Don’t be afraid to call! Speaking to a person on the phone may sound archaic, however it looks professional on your part and it gives both sides a chance to set the tone, and actually speak to each other. While you’re setting up a trial lesson now is the time to ask a few of those questions that came up earlier in the process. Save some of your questions for the in-person meeting, however this would be the time to bring up your paralyzing fear of hacking out and find out if they are suitable for a nervous rider. Maybe explain that you’re comfortable jumping .80m but get heart palpitations once the jumps become higher. If they don’t sound sympathetic or willing to negotiate around your mental hang ups, this may not be the coach for you. A high performance, upper level coach might not have the need or desire to take on a client who may require a bit more hand holding, despite this they may have a student who is an up and coming coach who would be willing to take on and develop a less confident student. If your horse has a major physical or training issue this is also the time to discuss this.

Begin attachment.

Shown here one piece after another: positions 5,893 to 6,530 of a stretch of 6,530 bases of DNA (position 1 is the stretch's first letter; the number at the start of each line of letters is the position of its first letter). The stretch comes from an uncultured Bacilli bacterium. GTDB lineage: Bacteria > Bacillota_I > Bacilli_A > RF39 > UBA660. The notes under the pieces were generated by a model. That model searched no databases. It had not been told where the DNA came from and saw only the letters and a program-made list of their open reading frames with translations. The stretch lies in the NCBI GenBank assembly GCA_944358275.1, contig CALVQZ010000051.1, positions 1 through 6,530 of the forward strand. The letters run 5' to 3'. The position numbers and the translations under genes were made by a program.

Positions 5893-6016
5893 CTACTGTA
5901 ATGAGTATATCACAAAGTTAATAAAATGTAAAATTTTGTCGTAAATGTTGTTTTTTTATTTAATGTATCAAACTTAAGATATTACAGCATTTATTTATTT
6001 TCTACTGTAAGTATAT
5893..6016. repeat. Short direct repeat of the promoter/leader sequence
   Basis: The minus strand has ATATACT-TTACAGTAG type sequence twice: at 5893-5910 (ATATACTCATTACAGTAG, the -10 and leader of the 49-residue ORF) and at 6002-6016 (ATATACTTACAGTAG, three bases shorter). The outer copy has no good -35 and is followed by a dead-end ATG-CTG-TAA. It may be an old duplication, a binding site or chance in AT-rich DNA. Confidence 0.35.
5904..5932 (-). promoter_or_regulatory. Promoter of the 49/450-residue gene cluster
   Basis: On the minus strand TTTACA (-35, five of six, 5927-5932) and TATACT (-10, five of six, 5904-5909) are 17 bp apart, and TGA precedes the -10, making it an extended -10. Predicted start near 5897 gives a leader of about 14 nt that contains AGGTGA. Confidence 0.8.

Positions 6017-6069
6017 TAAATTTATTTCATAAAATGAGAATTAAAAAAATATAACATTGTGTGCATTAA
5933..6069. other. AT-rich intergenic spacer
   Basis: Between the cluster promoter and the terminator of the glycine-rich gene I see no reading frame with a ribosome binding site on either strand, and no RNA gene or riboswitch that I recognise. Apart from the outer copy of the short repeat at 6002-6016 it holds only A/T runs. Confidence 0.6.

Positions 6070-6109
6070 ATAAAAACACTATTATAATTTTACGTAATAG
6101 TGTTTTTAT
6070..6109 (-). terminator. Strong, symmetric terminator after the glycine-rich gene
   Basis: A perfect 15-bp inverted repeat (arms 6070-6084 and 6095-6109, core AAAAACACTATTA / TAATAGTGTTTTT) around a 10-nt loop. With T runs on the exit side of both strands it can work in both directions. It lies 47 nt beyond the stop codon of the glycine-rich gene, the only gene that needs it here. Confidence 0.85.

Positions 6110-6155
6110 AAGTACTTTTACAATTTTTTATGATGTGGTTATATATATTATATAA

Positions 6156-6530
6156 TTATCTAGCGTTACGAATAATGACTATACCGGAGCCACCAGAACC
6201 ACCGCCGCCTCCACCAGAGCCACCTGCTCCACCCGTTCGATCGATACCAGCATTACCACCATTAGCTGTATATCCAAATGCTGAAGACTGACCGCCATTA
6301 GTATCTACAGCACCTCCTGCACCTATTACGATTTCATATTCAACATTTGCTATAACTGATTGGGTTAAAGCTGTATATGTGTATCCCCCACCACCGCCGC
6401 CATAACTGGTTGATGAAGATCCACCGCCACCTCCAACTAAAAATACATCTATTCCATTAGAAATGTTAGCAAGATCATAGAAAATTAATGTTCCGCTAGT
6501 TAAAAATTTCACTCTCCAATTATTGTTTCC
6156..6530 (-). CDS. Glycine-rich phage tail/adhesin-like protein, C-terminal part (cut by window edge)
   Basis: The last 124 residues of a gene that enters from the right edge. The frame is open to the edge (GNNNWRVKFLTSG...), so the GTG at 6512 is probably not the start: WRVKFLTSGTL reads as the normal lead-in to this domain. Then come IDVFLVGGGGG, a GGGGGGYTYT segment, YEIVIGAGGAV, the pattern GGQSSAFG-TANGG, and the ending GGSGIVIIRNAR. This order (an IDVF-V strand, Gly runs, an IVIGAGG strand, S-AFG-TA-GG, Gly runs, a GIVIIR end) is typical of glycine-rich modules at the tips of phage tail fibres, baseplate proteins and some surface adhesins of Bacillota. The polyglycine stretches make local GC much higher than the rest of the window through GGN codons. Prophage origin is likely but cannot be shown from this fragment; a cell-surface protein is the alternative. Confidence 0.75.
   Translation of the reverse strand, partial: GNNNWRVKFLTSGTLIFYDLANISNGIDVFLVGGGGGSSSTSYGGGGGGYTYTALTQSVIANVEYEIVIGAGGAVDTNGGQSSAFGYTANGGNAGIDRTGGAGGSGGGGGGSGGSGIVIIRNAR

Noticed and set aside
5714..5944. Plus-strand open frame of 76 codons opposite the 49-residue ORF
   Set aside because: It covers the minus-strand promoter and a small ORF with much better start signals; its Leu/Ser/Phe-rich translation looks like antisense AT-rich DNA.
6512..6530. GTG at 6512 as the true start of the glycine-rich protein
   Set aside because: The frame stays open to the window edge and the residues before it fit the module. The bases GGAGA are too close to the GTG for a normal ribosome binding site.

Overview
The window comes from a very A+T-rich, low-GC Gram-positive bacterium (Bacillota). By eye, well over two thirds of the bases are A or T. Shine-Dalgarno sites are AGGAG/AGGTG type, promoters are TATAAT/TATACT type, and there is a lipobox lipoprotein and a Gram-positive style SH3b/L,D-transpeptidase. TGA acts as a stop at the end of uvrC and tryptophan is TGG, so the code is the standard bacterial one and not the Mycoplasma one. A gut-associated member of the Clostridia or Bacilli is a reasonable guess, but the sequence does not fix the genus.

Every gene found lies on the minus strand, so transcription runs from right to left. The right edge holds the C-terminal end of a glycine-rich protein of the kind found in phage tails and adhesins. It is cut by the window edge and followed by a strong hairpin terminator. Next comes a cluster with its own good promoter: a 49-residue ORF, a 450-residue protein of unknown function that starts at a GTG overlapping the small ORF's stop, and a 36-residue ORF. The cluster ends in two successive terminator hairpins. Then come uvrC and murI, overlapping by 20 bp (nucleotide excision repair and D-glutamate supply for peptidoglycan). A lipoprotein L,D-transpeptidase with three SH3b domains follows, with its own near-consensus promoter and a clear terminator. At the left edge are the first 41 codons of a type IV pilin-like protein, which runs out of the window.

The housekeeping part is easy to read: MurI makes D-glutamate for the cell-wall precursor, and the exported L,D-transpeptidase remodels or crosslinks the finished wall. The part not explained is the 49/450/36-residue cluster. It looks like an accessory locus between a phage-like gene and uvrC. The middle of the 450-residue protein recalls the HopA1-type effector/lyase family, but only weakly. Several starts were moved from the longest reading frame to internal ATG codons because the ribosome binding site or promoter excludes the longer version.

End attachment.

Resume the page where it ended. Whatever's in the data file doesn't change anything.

Ask about lesson scheduling. If having last minute bookings around your hectic schedule is imperative it’s best to find out how they work right away so that you aren’t disappointed later. Ask about what they expect in lessons. It seems simple, but it’s always nice to know if they expect a certain turn out, for example polo shirts and tall boots for a lesson. They may want you on and warmed up for when they arrive or they may want to ride your warm up with you. Don’t forget to explain that you’re looking for a long term relationship and what your goals are.